– pre-writ ad campaigns
      – personal attack ads. Not about the policies, or the party, but the personal characteristics of the leader. The Cons do this – on McGuinty (Not up to the job), the paralyzed face of Chretien – but not on this scale. They even admitted it in an interview with Maclean’s that the object was not to ridicule or attack Ignatieff’s ideas or even his leadership abilities, but to get people to dislike him as a person. That was really unprecedented.
      – not on this personal a level nor this relentlessly, with pre-writ ad spends in the millions and millions and millions of taxpayer dollars
      – the further abuse of tax dollars with self-promotion ad campaign last January where “suddenly” 6 or 7 departments all came out with major self-promotion, self-congratulatory ads for deeds already done and at the exact same time as the Cons own ad campaign. As they admitted later, it was a coordinated cohesive plan to use government and party resources to get re-elected.
      – the abuse of tax dollars with the unprecedented use of 10%ers for political attack purposes. They’ve always been used as self-promotion vehicles but not as attack ads and not nearly as abusively. The Cons wasted million and millions of taxpayer dollars with those lies.

      The Liberals problem is that we all recognize that this is a fact and act like just getting everyone else to realize it is enough.

      Harper has changed the game to a much more vicious, constant campaign of personal attack, like the US elections, and whining about it won’t win a single vote, but keep us on the sidelines.

      If the rules are changed, then play by the new rules instead of whining about the disappearance of the old rules.

      • The Realist says:

        The CBC never ran a hit piece on Day’s supposedly scary creationist beliefs.

        The Liberals never had someone appear on television making fun of Stockwell Day with a Barney doll.

        Right. The Liberals have halos and are perfect little angels fighting for their noble cause And the Conservatives are the Devil Incarnate(tm).

        • Ted says:

          You’re making stuff up to whine about now.

          I never said the Liberals were angels. But not being angels does not mean they were “mean and vicious” to Day for having once – one time – pointed out that this guy thinks the world is only 6000 years old.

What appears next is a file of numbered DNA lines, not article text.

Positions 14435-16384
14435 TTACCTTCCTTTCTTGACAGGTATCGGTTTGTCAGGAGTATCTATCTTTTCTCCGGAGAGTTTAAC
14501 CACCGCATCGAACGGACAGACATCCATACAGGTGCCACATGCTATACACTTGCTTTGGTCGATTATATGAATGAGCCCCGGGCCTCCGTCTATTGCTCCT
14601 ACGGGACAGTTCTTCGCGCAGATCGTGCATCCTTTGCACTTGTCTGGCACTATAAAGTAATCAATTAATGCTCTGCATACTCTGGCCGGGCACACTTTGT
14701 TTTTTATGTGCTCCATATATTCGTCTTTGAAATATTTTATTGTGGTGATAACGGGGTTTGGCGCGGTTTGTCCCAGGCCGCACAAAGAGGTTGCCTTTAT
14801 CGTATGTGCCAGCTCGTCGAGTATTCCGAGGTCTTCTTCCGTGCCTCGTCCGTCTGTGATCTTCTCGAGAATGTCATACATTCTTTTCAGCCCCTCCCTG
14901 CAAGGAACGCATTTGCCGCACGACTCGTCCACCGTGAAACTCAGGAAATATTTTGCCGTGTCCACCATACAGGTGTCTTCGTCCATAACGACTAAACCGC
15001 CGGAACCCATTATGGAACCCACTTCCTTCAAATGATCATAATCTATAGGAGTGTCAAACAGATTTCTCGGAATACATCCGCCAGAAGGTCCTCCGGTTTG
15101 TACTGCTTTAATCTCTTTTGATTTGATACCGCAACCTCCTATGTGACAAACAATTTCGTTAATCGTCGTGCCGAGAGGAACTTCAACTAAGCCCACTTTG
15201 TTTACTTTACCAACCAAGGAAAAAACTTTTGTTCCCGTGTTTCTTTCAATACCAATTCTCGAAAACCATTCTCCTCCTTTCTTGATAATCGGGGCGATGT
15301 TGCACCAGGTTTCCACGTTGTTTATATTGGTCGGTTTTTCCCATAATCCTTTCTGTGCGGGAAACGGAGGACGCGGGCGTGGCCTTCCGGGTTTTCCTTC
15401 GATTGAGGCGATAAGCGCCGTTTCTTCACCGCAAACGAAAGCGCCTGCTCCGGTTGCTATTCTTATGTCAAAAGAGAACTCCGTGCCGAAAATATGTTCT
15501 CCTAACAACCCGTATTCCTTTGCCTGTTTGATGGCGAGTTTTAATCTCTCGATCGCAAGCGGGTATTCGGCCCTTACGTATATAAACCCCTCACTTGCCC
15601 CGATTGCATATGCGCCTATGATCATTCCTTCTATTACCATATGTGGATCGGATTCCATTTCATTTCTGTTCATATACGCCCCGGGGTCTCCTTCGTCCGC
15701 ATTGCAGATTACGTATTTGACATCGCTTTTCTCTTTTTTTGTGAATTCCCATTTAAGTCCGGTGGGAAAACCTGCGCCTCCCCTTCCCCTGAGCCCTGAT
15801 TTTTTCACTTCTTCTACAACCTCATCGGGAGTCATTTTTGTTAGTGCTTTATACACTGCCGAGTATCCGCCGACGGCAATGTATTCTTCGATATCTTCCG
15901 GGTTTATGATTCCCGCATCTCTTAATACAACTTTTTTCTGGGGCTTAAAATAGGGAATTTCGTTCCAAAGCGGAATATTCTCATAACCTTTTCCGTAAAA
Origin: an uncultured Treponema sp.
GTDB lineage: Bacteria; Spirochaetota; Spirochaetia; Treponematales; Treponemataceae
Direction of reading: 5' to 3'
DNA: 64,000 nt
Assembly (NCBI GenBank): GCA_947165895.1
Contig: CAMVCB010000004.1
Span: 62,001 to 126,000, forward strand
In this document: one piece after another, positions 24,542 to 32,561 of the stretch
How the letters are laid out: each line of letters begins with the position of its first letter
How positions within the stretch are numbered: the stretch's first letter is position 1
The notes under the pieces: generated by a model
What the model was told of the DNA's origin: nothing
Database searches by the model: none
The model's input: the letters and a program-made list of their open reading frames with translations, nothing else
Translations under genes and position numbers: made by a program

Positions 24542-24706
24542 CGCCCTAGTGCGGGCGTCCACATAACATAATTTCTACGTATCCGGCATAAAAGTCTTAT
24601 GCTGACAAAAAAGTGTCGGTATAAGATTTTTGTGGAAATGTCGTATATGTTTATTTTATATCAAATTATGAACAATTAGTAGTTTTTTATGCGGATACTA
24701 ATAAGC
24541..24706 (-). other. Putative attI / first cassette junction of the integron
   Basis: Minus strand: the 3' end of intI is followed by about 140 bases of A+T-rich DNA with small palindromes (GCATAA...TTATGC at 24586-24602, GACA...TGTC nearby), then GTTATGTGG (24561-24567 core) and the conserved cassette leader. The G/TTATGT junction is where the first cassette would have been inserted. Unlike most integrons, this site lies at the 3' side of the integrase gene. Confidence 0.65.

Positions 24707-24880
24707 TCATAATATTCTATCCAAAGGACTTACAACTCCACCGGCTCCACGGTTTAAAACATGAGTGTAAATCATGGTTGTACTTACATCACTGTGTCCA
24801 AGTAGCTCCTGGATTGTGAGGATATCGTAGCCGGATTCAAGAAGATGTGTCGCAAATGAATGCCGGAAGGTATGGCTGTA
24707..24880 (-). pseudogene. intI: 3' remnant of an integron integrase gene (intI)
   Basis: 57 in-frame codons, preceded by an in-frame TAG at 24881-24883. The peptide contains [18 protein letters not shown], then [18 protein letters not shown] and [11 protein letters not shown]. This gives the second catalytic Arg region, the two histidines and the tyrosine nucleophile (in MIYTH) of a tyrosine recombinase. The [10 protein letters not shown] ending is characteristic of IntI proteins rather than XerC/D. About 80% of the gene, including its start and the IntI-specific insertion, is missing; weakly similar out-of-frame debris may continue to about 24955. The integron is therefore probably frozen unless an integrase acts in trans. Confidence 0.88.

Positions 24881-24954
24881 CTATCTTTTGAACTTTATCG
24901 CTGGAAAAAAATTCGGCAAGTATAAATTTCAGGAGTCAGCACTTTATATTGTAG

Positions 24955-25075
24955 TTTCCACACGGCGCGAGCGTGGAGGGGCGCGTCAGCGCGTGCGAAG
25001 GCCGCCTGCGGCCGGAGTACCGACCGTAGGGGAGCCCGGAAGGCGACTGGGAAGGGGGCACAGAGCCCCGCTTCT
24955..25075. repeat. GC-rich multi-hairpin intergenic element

That was not a quotation out of context. It was not a misquote. It was not an outright fabrication. It was not opinion. So there is no comparison to the multi-million dollar non-election onslaught of lies and distortions by Harper. None whatsoever. The Day comments were true so they could not be mean and vicious as you whined about.

      • Matt says:

        The point isn’t about what was said and done it’s about defining the other guy before he gets a chance to do it himself.

        For example, Chretien called a snap election and took away the opportunity for Day to define himself before an election. He talked about dinosaurs and hidden agendas and which way rivers flowed. All valid things to point out.

        There wasn’t anything made up about what was said about dion or iggy. Dion felt it was difficult to make priorities (his own words). Dion didn’t get the job done (iggys words). Iggy was a defender of the right of the US to act unilaterally in Iraq and was a believer in the doctrine of first strike (iggys own words), iggy felt that there were circumstances where it would be ok to torture people (iggys words) etc etc etc.

        So Harper and the CPC had enough in the bank to exploit those words and define the opposition before they could define themselves. How is that in any way different than calling a snap election, talking about dinosaurs or firewalls or cultures of defeat or hidden agendas or BS abortion conspiracy theorys ad nauseum.

        Really all you can complain about is the amount to which the CPC did it and if you don’t think the Libs would have done the same with an equal sized war chest you’ve got another thing coming.

        • Matt says:

          I forgot to mention the best works that the Libs had in the soldiers in our streets with guns thing and the hand gun firing in the face of all canadians.

          That’s some high road you guys have taken in the past.

          • Ted says:

            Remind me how many times the so-called guns in our streets “ad” was aired by the Liberals? How many millions and millions did they pay the networks for those “ads”? What part of Harper’s person or personal integrity did they attack?

            Exactly.

            Keep pissing in the wind.

          • sharonapple88 says:

            The ad was of Stephen Harper’s face. No gun in the ad.

            As for Ignatieff, I suppose the less said about the fake Ignatieff in Iraq pics by a guy working on the conservative the better.

            Interesting example here of how a quote from an anti-torture essay by Ignatieff was used to as “evidence” that he supported torture.

          • sharonapple88 says:

            So yeah, the Conservatives have literally made things up.

        • Ted says:

          Problem is, they didn’t. Harper did. He brought American-style attack ads to Canada and the Liberals didn’t adjust to the Harper politics of mean. They should have.

          Almost every single so-called quotation from Ignatieff was a distortion. Like on torture. Like on comparing the Canadian flag to a beer label. Like the whole campaign of “just visiting”.

          The bar has been forever lowered by Harper. The Liberals can adjust to that or learn to enjoy third party status.

          • The Doctor says:

            “He brought American-style attack ads to Canada and the Liberals didn’t adjust to the Harper politics of mean.”